AP NEWS

Family still grieves crash victims

December 24, 2018

MICHIGAN CITY – Dec. 19 would’ve been Angela Kaczmarek’s 51st birthday, but her family had to gather at her gravesite in Swan Lake Cemetery to remember her.

Kaczmarek and her husband, Donald, owned Packman’s Family Pizzeria in La Porte. They were on their way back from a delivery in New Carlisle when their Honda Odyssey was struck head-on by a Ford Mustang that had blown the stop sign on Bootjack Road and entered their lane of travel on U.S. 20 on Oct. 6, 2017.

The driver of the Mustang, off-duty paramedic Tron Gorbonosenko, had a 0.12 percent blood alcohol content in a blood draw taken three hours after the crash, from which he was airlifted to a South Bend hospital in critical condition.

The Kaczmareks were taken from the scene in body bags.

“The grandchildren lost their grandparents, and they were really close with them,” said Linda Hopkins, Angela’s mother, in a telephone interview Sunday. “The boys talked to them every day. And they didn’t even get to say goodbye.

“As one of their parents, they were the two where all you had to do was pick up the phone and they would be there to help, whether it was for a doctor appointment, a trip to the store,” she said.

“But they’re gone now, and we all miss them very deeply.”

Katherine Kaczmarek, Don and Angie’s daughter-in-law, said, “Our family suffers every day. Our children suffer every day. Have you ever met kids who don’t want to celebrate their birthdays or Christmas? Ours do not.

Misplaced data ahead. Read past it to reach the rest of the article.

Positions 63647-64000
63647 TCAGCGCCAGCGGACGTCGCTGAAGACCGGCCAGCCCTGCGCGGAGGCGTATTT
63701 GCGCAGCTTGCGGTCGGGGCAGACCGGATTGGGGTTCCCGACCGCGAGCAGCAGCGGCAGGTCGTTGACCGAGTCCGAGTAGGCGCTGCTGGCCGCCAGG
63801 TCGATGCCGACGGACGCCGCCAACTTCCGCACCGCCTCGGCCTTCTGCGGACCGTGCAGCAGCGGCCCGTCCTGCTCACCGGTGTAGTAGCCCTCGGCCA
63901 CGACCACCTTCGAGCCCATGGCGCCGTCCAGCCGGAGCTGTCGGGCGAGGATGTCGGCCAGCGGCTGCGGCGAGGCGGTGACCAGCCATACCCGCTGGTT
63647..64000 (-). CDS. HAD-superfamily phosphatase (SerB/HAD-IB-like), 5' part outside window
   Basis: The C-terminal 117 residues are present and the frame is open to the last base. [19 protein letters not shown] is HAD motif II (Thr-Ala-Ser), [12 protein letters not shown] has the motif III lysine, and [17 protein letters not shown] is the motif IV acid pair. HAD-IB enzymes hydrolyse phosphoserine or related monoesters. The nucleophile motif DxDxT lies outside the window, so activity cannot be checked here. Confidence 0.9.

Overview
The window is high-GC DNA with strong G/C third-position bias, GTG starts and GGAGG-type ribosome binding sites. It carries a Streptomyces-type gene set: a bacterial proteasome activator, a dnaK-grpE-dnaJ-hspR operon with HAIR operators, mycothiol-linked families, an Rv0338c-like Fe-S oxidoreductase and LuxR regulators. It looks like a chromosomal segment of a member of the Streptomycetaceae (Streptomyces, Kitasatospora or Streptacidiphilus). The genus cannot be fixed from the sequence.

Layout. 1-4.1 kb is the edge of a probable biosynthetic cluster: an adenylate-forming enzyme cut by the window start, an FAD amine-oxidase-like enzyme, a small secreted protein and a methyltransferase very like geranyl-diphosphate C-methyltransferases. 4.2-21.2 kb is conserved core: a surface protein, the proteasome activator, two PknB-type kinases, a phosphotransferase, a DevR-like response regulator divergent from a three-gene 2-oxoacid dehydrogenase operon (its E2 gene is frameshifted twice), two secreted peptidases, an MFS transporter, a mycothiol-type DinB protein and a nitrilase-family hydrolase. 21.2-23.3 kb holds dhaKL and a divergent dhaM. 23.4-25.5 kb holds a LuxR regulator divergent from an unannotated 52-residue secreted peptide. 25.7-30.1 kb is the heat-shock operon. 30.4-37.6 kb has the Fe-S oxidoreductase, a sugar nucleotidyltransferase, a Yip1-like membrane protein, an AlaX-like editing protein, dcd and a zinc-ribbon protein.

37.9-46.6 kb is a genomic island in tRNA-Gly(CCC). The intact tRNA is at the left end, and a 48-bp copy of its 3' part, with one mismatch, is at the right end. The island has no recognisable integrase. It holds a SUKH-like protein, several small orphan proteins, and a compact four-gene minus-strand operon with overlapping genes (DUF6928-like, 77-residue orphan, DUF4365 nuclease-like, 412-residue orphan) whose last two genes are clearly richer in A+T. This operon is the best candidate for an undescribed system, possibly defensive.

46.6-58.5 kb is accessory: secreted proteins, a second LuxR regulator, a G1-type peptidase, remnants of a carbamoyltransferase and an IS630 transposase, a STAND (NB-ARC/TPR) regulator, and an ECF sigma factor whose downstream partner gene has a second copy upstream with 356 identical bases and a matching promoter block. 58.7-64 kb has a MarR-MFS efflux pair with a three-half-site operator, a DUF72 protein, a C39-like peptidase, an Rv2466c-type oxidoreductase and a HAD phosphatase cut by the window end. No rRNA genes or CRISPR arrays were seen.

“My husband can’t function in life; he is being treated for everything. Most in the family are on depression medication. Neither of their sons are working because of the emotional effects of their deaths, the case and the outcome with the police officers.”

In January, the family learned that less than 90 minutes prior to the fatal crash, three La Porte city police officers had responded to a 911 call in which a witness reported he suspected Gorbonosenko of drunk driving outside a martial arts school in downtown La Porte.

No breathalyzer or field sobriety tests were conducted, and he was allowed to drive away from the scene. On his way home, he struck the Kaczmareks, killing them on impact.

“If it wasn’t for these three officers, I feel – and the judge felt – that my kids would be alive today,” Hopkins said. “Tron wouldn’t still be in jail; he would be at home with his family also. The police didn’t do their jobs.”

Katherine said, “We are extremely upset over the outcome with Tron. We do appreciate the judge and understand he did what he could do with the laws; but for two people’s deaths, 11 years is a joke. The officers and City of La Porte should be held accountable for what they let happen and the cover-up they did allow.”

Hopkins said she’s “been getting the runaround” as she attempts to gain closure. She said prosecutors encouraged her to plead her case to the Indiana State Police, but ISP told her to take her issue back to the local police and prosecutor.

The family filed a tort claim in February alleging the Kaczmareks’ estate was owed $700,000 in damages.

Katherine confirmed the claim was resolved in a settlement, but said she cannot disclose the details.

Among the nine potentially culpable people and entities named in the tort claim notice were La Porte Mayor Mark Krentz, La Porte city attorney Nick Otis, La Porte County attorney Doug Biege, the La Porte City Council and La Porte County Board of Commissioners.

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